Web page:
In announcing the sanctions Pompeo said the United States is “also gravely concerned about the threat the court poses to Israel. The ICC is already threatening Israel with an investigation of so-called war crimes committed by its forces and personnel in the West Bank and in the Gaza Strip. Given Israel’s robust civilian and military legal system and strong track record of investigating and prosecuting wrongdoing by military personnel, it’s clear the ICC is only putting Israel in its crosshairs for nakedly political purposes. It’s a mockery of justice” (“Secretary Michael R. Pompeo At a Press Availability with Secretary of Defense Mark Esper, Attorney General William Barr, and National Security Advisor Robert O’Brien,” U.S. Department of State, June 11, 2020).
Pompeo acknowledged receiving letters from a bipartisan group of 69 senators and 262 House members urging him to call on the ICC to halt its “politically motivated” investigations of Israel and the United States. “That’s what the U.S. is dead set on doing, and with good reason,” Pompeo declared. “They’re a trusted and wonderful partner and a buttress of American security. If a rogue court can intimidate our friend or any other ally into abrogating its right to self-defense, that puts Americans at risk as well.”
Netanyahu applauded the U.S. decision, calling the ICC “corrupt,” “biased” and “politicized.” He accused the court of fabricating “outlandish charges,” such as that “Jews living in their historic homeland constitutes a war crime” (Noa Landau, “U.S. Decision to Sanction International Crime Court Was Coordinated With Israel, Source Says,” Haaretz, June 12, 2020).
The court’s decision to claim jurisdiction does not automatically mean that Israelis will be investigated. The prosecutor may begin an investigation, however, the current one behind the push to go after Israel will be replace in June and her successor may choose not to pursue charges.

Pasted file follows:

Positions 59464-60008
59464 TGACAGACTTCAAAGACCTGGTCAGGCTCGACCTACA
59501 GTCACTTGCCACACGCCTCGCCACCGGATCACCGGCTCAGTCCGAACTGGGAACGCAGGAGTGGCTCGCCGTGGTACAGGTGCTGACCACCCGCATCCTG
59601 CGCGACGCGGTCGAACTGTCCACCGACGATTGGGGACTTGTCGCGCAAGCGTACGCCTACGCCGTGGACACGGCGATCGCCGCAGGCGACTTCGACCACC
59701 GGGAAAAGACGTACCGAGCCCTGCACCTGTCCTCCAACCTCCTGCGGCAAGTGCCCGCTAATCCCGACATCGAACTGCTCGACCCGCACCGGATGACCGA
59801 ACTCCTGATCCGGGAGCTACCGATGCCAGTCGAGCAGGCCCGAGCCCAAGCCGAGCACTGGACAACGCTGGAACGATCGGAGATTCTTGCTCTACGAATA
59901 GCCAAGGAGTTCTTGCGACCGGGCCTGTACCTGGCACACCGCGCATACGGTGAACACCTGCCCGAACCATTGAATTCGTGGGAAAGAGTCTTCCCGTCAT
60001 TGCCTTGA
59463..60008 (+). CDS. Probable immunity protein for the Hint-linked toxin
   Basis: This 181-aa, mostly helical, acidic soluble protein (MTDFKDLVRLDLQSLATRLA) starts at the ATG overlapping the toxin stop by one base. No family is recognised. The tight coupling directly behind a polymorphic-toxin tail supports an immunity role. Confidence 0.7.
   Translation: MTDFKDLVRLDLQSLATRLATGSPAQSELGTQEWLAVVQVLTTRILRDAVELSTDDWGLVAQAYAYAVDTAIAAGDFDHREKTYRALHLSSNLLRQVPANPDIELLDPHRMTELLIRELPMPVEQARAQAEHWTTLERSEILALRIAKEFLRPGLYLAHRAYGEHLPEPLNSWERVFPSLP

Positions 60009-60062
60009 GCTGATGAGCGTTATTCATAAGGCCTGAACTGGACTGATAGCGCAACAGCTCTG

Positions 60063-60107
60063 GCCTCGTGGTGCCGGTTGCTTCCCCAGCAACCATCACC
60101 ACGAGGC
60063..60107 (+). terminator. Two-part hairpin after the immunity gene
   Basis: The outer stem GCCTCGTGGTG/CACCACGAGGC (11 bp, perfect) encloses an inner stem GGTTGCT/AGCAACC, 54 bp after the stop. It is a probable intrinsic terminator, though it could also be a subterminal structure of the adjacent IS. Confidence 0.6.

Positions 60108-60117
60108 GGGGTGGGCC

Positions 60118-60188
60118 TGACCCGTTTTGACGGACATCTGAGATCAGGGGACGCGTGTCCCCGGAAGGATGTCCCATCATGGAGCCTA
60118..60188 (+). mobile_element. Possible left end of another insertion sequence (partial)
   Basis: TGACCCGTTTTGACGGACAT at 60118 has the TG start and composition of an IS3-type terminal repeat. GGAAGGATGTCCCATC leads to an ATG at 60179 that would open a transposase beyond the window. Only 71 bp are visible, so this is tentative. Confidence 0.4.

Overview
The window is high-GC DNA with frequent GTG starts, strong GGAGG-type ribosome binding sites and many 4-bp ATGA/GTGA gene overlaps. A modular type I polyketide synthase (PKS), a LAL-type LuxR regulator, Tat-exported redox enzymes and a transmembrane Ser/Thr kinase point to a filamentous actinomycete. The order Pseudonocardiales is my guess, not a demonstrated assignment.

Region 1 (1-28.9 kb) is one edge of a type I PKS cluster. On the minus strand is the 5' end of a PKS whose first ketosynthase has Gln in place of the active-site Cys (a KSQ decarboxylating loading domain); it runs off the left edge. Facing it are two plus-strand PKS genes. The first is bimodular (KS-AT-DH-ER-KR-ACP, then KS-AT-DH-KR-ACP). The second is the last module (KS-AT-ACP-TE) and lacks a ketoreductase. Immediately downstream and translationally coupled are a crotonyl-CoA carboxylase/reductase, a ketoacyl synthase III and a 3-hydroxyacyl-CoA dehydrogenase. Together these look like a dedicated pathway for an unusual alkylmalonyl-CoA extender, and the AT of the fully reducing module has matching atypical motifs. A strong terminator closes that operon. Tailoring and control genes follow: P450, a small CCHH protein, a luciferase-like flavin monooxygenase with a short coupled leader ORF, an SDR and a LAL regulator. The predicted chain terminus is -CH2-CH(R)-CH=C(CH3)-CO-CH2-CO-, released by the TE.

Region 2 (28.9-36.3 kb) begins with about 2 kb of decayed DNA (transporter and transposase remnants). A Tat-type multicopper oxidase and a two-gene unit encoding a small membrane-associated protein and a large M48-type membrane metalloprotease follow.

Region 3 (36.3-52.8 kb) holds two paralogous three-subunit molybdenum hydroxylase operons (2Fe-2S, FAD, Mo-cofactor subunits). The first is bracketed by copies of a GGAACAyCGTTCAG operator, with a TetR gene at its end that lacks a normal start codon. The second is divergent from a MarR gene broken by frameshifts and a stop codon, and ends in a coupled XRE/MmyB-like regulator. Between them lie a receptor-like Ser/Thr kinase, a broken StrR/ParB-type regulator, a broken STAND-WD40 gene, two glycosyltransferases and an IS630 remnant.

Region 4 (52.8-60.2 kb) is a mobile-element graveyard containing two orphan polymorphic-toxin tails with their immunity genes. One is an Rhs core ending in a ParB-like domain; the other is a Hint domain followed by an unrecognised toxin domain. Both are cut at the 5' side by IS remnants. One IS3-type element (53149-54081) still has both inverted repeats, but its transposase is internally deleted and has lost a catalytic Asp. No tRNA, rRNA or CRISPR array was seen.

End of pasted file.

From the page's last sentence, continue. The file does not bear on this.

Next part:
At worst, the ICC could charge and potentially convict some Israelis of war crimes. It will take some time to identify suspects, however, and the standard for such prosecutions is high. The ICC has only prosecuted 30 cases since the court was created in 2002, winning only nine convictions (International Criminal Court). It is unlikely the court would have better luck finding fault with the democratically elected leaders of Israel or the soldiers of the IDF. Israel would fight any prosecution vigorously and, like the United States, refuse to recognize the court’s jurisdiction over its citizens.
As with other bodies, such as the Human Rights Council, the focus on Israel, a democracy with an independent judiciary that investigates accusations of abuse, represents a double standard. The ICC is not investigating blatant crimes committed by serial human rights abusers such as Turkey, China, and Russia. It has not, for example, charged Syria’s Bashar Assad for his use of chemical weapons against his citizens.
Another implication of the decision is to potentially prevent the Biden administration from restoring aid to the Palestinians. The Consolidated Appropriations Act of 2015 says that no Economic Support Funds can be provided to the if “the Palestinians initiate an International Criminal Court judicially authorized investigation, or actively support such an investigation, that subjects Israeli nationals to an investigation for alleged crimes against Palestinians.”
The Palestinians should also be careful what they wish for because Israel could bring charges against the terrorists in “Palestine,” for whom the evidence of war crimes is overwhelming. Rather than standing at the head of an independent state, Mahmoud Abbas could find himself in the dock facing imprisonment as a war criminal for his responsibility in inciting violence.
First published at Virtual Jewish Library